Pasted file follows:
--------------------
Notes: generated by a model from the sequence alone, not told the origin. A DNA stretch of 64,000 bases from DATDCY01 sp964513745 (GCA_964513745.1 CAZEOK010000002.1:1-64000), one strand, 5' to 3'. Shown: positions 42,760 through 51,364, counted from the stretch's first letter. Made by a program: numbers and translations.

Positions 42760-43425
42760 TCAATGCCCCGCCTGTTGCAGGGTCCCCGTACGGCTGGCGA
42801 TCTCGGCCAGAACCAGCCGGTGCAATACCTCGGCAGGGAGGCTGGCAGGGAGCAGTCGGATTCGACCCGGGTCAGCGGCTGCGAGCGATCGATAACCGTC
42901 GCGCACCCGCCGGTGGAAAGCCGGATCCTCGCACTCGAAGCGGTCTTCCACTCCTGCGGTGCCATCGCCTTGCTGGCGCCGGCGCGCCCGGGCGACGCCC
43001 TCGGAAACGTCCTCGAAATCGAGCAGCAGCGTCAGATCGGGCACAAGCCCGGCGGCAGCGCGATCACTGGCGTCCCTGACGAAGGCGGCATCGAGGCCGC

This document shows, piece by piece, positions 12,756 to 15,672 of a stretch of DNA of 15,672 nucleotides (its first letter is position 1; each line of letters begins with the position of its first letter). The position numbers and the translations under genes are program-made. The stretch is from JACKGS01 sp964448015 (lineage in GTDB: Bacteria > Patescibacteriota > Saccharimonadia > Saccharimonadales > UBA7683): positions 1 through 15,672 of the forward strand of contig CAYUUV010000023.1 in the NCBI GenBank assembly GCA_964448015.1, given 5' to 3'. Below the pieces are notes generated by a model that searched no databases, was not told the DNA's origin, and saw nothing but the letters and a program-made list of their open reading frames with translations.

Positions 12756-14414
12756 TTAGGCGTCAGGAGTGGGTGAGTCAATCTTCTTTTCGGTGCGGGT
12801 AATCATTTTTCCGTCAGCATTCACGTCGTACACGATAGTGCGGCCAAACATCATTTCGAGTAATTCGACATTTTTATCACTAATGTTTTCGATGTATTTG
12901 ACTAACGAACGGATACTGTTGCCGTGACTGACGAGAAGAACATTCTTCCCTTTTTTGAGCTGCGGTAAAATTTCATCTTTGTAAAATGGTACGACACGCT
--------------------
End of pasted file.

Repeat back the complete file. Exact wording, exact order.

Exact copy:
Notes: generated by a model from the sequence alone, not told the origin. A DNA stretch of 64,000 bases from DATDCY01 sp964513745 (GCA_964513745.1 CAZEOK010000002.1:1-64000), one strand, 5' to 3'. Shown: positions 42,760 through 51,364, counted from the stretch's first letter. Made by a program: numbers and translations.

Positions 42760-43425
42760 TCAATGCCCCGCCTGTTGCAGGGTCCCCGTACGGCTGGCGA
42801 TCTCGGCCAGAACCAGCCGGTGCAATACCTCGGCAGGGAGGCTGGCAGGGAGCAGTCGGATTCGACCCGGGTCAGCGGCTGCGAGCGATCGATAACCGTC
42901 GCGCACCCGCCGGTGGAAAGCCGGATCCTCGCACTCGAAGCGGTCTTCCACTCCTGCGGTGCCATCGCCTTGCTGGCGCCGGCGCGCCCGGGCGACGCCC
43001 TCGGAAACGTCCTCGAAATCGAGCAGCAGCGTCAGATCGGGCACAAGCCCGGCGGCAGCGCGATCACTGGCGTCCCTGACGAAGGCGGCATCGAGGCCGC

This document shows, piece by piece, positions 12,756 to 15,672 of a stretch of DNA of 15,672 nucleotides (its first letter is position 1; each line of letters begins with the position of its first letter). The position numbers and the translations under genes are program-made. The stretch is from JACKGS01 sp964448015 (lineage in GTDB: Bacteria > Patescibacteriota > Saccharimonadia > Saccharimonadales > UBA7683): positions 1 through 15,672 of the forward strand of contig CAYUUV010000023.1 in the NCBI GenBank assembly GCA_964448015.1, given 5' to 3'. Below the pieces are notes generated by a model that searched no databases, was not told the DNA's origin, and saw nothing but the letters and a program-made list of their open reading frames with translations.

Positions 12756-14414
12756 TTAGGCGTCAGGAGTGGGTGAGTCAATCTTCTTTTCGGTGCGGGT
12801 AATCATTTTTCCGTCAGCATTCACGTCGTACACGATAGTGCGGCCAAACATCATTTCGAGTAATTCGACATTTTTATCACTAATGTTTTCGATGTATTTG
12901 ACTAACGAACGGATACTGTTGCCGTGACTGACGAGAAGAACATTCTTCCCTTTTTTGAGCTGCGGTAAAATTTCATCTTTGTAAAATGGTACGACACGCT